Bards catch a lot of flak. Prone to getting the party in trouble, they’re the butt of many a D&D joke. Here are some things you can do to spoil your bards.
Bards are often seen as support characters. Magic weaker than the Wizard, and not enough martial skill to match the Barbarian. But it’s important to remember, they’re not just the cheerleaders, they’re here to be just as much the hero as the rest of the party.
Social plots. Not every bard will want these, but a lot of players are drawn to the bard class because they enjoy the roleplay aspects of a face character. This is where roleplay heavy bards can get their moment of limelight. Maybe it’s not in a dungeon, but maybe at a gala. If your games are more hack and slash, these may be a nice change of pace for everyone, but the bard may appreciate it more than most. They’ve got the charisma and features to take social encounters by storm. Perhaps the bard has to navigate a courtroom drama in a literal fae court. Perhaps it’s unraveling a lovers’ quarrel in a changeling castle. There’s room for a change of pace in the endless dungeon slog, and the possibilities are endless.
Homebrew Bard Songs. Custom Wizard and Sorcerer spells are one of my favorite quest rewards. Old and new players alike are instantly drawn in by the allure of a spell that isn’t even in the books. But above even those are the custom bard songs. More utility for a class that derives its value from versatility. You can create fun effects that are tied to bardic performances of epic songs they may have learned from pages in an ancient music book. Don’t forget the cosmetic effects of allowing specific thematically appropriate thaumaturgy-style effects to accompany the music. An uplifting refrain providing a buff accompanied by a stream of yellow butterflies? Motes of cinder floating around as you provide bonus damage during an effreeti war-dirge? It’s a wide open field for homebrew material. Take advantage of that!
Jokes, poems, or speeches. Even more interesting than music for a bard are the nonmusical performance pieces. After all, any well-rounded performer should have the quick wit for a joke, or the depth of soul for a poem, or the oration necessary to inspire with a speech. Try throwing your bard for a loop with a nonmusical performance piece their character can learn. For DMs that go the extra mile, try actually writing these out. It adds a lot of depth to the complexity of a bard to not just play their lute every time they need to inspire. A warning on jokes, though: sometimes they will fall flat, or get old quickly. Try to keep them varied, and discourage repeat usage. While an embarassing one-liner that can daze an opponent is fun, the party suffering through the 20th usage of it is not.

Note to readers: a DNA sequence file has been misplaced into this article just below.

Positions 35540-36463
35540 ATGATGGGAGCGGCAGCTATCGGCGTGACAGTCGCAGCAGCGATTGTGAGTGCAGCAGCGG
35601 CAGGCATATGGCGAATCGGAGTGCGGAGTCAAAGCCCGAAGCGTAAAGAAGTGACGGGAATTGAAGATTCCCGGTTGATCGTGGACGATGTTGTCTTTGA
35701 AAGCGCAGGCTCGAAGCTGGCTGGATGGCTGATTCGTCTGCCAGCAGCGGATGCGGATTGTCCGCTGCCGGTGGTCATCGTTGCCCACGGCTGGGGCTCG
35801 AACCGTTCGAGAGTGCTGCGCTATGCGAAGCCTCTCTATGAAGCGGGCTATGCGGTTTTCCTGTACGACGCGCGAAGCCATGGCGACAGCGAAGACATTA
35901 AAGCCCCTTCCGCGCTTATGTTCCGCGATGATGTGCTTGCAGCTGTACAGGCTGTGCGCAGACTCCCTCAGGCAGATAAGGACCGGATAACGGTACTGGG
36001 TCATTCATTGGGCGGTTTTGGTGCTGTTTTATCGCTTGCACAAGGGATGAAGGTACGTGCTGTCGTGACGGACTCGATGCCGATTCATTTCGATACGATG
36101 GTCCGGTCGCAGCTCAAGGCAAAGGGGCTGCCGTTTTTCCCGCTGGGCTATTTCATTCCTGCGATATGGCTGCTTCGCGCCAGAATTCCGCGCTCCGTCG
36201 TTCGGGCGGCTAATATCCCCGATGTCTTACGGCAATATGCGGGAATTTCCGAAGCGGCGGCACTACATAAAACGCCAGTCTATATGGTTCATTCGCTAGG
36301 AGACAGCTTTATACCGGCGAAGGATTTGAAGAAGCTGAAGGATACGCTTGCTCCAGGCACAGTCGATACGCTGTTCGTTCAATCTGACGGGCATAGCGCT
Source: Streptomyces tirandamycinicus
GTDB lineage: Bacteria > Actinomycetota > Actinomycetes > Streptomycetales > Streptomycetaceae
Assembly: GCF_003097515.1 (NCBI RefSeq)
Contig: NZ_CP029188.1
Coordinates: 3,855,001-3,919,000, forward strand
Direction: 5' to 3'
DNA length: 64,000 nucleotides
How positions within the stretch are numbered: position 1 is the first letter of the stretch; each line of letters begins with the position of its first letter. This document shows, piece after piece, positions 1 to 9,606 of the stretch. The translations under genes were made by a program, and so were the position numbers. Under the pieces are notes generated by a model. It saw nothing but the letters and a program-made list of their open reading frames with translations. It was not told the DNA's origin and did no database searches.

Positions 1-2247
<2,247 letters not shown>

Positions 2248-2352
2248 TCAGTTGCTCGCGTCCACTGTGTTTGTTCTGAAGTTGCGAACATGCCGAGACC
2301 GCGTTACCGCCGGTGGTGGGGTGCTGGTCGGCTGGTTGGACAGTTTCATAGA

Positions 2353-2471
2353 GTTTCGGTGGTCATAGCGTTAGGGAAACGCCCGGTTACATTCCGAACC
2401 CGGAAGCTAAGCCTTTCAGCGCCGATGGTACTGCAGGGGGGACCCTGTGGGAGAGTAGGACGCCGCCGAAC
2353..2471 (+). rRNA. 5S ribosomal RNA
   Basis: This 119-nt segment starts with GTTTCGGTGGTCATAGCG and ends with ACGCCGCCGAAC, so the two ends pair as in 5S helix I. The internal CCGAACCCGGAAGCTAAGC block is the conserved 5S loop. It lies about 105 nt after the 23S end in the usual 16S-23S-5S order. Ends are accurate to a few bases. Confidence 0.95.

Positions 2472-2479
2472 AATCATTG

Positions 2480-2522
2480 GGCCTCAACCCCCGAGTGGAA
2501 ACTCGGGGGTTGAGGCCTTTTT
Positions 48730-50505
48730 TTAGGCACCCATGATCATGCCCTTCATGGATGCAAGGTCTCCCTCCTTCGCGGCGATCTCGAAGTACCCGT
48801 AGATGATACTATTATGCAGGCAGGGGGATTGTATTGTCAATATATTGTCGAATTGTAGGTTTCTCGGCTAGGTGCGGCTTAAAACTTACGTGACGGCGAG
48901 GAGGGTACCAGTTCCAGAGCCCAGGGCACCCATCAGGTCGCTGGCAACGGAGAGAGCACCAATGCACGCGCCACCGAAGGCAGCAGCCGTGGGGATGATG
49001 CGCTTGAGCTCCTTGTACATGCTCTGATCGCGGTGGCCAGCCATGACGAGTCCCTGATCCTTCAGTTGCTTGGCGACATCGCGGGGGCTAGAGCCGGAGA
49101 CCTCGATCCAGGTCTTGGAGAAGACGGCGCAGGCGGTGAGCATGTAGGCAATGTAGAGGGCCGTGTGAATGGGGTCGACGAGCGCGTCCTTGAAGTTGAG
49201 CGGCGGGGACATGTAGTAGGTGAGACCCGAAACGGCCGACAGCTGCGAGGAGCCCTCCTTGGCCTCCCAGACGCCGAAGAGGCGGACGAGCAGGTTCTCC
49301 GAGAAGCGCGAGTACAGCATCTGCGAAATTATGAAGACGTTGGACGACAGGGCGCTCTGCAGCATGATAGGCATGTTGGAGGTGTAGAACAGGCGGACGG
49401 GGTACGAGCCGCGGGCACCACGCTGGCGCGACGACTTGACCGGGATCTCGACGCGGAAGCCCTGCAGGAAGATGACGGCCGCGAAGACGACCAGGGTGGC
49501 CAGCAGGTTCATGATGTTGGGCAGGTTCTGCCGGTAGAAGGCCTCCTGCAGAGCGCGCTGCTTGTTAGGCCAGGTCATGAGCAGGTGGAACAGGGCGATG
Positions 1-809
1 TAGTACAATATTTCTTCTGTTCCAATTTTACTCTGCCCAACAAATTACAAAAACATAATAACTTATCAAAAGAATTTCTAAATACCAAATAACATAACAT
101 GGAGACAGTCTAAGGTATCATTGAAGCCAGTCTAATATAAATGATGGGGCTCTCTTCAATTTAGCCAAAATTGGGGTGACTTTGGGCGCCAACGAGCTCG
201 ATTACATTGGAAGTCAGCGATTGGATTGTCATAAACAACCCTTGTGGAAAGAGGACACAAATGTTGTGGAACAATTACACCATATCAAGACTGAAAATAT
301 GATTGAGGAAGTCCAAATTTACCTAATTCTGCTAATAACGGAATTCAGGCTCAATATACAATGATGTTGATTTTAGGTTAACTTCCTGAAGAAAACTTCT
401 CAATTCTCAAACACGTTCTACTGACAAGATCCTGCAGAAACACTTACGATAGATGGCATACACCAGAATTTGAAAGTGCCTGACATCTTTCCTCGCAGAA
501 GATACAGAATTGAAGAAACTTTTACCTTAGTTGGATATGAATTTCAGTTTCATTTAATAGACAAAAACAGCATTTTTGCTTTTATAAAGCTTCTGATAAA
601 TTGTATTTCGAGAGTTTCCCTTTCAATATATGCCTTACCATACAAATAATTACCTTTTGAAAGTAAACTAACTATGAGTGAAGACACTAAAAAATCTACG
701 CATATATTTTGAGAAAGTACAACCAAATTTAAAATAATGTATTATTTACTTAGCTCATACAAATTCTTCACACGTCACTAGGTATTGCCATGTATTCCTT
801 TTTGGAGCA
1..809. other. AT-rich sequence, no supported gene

Inspirational encounters. The world of fame can be cutthroat. But that’s not to say your heroes can’t have heroes of their own. Try introducing a famous or infamous bardic npc that your bard can look up to, or look out for. Even if it’s someone who isn’t above their level, a rival performer is an easy plot hook. Be prepared with your sharpest roleplaying though, as bardic npcs should often be silver-tongued and quick with a comeback. Who’s to say a bard can’t become a lich? Finding a way to live on through more than your musical legacy, with endless time to practice your craft? Besides, what’s more in the bardly egotistical spirit than immortality? Your bard will have some serious goals when they finally meet an undead virtuoso.
A progression into stardom. D&D is often about growth, and seeing your characters go from podunk folk heroes to the saviors of the universe is one of the core themes of longer campaigns. While every character picks up some notoriety, your bards should be real magnets for fame. Every new town or city is a new opportunity for fans, stalkers, haters, and more. Fame is a complex game, and it should complicate a lot of things for your bard to have to navigate would-be protégés trying to convince them to teach. By the time they’re reaching high enough level, your bard should /feel/ like a celebrity. A hat of disguise might be a worthy investment for them. What started off as someone recognizing their face can snowball into saving the paparazi that followed you into the dragon’s lair. While it’s not something to overuse, and other characters can get some limelight as well, it’s one way to make your bard feel important.
Do you spoil your bards? Sound off in the comments about some things you can do for your bard next game.
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